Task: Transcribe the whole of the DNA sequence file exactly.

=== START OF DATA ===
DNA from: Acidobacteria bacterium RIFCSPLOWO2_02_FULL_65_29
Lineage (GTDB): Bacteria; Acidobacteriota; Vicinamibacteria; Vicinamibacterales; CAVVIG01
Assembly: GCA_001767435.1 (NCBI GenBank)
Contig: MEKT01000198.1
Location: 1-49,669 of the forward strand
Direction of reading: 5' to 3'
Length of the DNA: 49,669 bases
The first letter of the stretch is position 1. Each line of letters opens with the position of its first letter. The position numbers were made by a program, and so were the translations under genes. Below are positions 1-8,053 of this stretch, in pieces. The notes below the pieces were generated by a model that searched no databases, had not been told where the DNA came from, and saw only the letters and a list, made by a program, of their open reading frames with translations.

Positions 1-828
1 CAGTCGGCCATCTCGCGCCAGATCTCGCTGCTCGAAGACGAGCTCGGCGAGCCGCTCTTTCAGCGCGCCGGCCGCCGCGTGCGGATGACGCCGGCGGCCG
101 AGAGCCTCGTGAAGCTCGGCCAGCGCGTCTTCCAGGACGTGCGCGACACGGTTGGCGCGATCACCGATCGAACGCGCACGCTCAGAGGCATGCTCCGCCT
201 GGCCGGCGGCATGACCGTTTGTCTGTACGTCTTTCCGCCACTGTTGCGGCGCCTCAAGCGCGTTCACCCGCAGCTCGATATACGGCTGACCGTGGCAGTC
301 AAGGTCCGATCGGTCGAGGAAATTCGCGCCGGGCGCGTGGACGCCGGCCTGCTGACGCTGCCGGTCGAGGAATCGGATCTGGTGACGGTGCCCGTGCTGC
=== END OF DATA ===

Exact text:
DNA from: Acidobacteria bacterium RIFCSPLOWO2_02_FULL_65_29
Lineage (GTDB): Bacteria; Acidobacteriota; Vicinamibacteria; Vicinamibacterales; CAVVIG01
Assembly: GCA_001767435.1 (NCBI GenBank)
Contig: MEKT01000198.1
Location: 1-49,669 of the forward strand
Direction of reading: 5' to 3'
Length of the DNA: 49,669 bases
The first letter of the stretch is position 1. Each line of letters opens with the position of its first letter. The position numbers were made by a program, and so were the translations under genes. Below are positions 1-8,053 of this stretch, in pieces. The notes below the pieces were generated by a model that searched no databases, had not been told where the DNA came from, and saw only the letters and a list, made by a program, of their open reading frames with translations.

Positions 1-828
1 CAGTCGGCCATCTCGCGCCAGATCTCGCTGCTCGAAGACGAGCTCGGCGAGCCGCTCTTTCAGCGCGCCGGCCGCCGCGTGCGGATGACGCCGGCGGCCG
101 AGAGCCTCGTGAAGCTCGGCCAGCGCGTCTTCCAGGACGTGCGCGACACGGTTGGCGCGATCACCGATCGAACGCGCACGCTCAGAGGCATGCTCCGCCT
201 GGCCGGCGGCATGACCGTTTGTCTGTACGTCTTTCCGCCACTGTTGCGGCGCCTCAAGCGCGTTCACCCGCAGCTCGATATACGGCTGACCGTGGCAGTC
301 AAGGTCCGATCGGTCGAGGAAATTCGCGCCGGGCGCGTGGACGCCGGCCTGCTGACGCTGCCGGTCGAGGAATCGGATCTGGTGACGGTGCCCGTGCTGC